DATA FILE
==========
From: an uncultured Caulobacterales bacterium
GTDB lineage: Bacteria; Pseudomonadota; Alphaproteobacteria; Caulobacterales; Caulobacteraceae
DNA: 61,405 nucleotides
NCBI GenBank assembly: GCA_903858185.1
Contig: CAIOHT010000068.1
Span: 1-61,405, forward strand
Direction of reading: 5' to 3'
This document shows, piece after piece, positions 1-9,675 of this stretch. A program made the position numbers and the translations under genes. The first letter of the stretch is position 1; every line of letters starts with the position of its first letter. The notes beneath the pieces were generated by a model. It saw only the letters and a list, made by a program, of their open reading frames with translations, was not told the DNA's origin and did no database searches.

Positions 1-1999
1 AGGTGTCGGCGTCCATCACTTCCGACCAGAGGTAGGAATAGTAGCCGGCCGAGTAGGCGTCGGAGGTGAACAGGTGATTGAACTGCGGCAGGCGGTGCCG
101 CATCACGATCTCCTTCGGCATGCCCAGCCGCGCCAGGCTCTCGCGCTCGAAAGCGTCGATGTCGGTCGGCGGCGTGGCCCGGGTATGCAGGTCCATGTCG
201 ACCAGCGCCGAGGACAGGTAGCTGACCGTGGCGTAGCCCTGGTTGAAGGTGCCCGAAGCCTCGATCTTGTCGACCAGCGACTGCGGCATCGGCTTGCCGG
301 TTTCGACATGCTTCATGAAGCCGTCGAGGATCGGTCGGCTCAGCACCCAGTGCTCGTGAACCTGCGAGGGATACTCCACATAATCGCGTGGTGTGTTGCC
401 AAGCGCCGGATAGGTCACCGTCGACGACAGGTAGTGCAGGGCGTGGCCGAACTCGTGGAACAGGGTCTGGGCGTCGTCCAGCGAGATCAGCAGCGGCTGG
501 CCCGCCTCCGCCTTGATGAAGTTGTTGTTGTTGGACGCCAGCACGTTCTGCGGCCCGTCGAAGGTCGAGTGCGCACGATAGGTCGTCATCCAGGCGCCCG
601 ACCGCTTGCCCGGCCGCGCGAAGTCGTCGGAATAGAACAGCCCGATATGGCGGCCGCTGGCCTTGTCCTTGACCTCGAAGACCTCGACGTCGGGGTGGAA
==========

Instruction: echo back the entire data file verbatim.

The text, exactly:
From: an uncultured Caulobacterales bacterium
GTDB lineage: Bacteria; Pseudomonadota; Alphaproteobacteria; Caulobacterales; Caulobacteraceae
DNA: 61,405 nucleotides
NCBI GenBank assembly: GCA_903858185.1
Contig: CAIOHT010000068.1
Span: 1-61,405, forward strand
Direction of reading: 5' to 3'
This document shows, piece after piece, positions 1-9,675 of this stretch. A program made the position numbers and the translations under genes. The first letter of the stretch is position 1; every line of letters starts with the position of its first letter. The notes beneath the pieces were generated by a model. It saw only the letters and a list, made by a program, of their open reading frames with translations, was not told the DNA's origin and did no database searches.

Positions 1-1999
1 AGGTGTCGGCGTCCATCACTTCCGACCAGAGGTAGGAATAGTAGCCGGCCGAGTAGGCGTCGGAGGTGAACAGGTGATTGAACTGCGGCAGGCGGTGCCG
101 CATCACGATCTCCTTCGGCATGCCCAGCCGCGCCAGGCTCTCGCGCTCGAAAGCGTCGATGTCGGTCGGCGGCGTGGCCCGGGTATGCAGGTCCATGTCG
201 ACCAGCGCCGAGGACAGGTAGCTGACCGTGGCGTAGCCCTGGTTGAAGGTGCCCGAAGCCTCGATCTTGTCGACCAGCGACTGCGGCATCGGCTTGCCGG
301 TTTCGACATGCTTCATGAAGCCGTCGAGGATCGGTCGGCTCAGCACCCAGTGCTCGTGAACCTGCGAGGGATACTCCACATAATCGCGTGGTGTGTTGCC
401 AAGCGCCGGATAGGTCACCGTCGACGACAGGTAGTGCAGGGCGTGGCCGAACTCGTGGAACAGGGTCTGGGCGTCGTCCAGCGAGATCAGCAGCGGCTGG
501 CCCGCCTCCGCCTTGATGAAGTTGTTGTTGTTGGACGCCAGCACGTTCTGCGGCCCGTCGAAGGTCGAGTGCGCACGATAGGTCGTCATCCAGGCGCCCG
601 ACCGCTTGCCCGGCCGCGCGAAGTCGTCGGAATAGAACAGCCCGATATGGCGGCCGCTGGCCTTGTCCTTGACCTCGAAGACCTCGACGTCGGGGTGGAA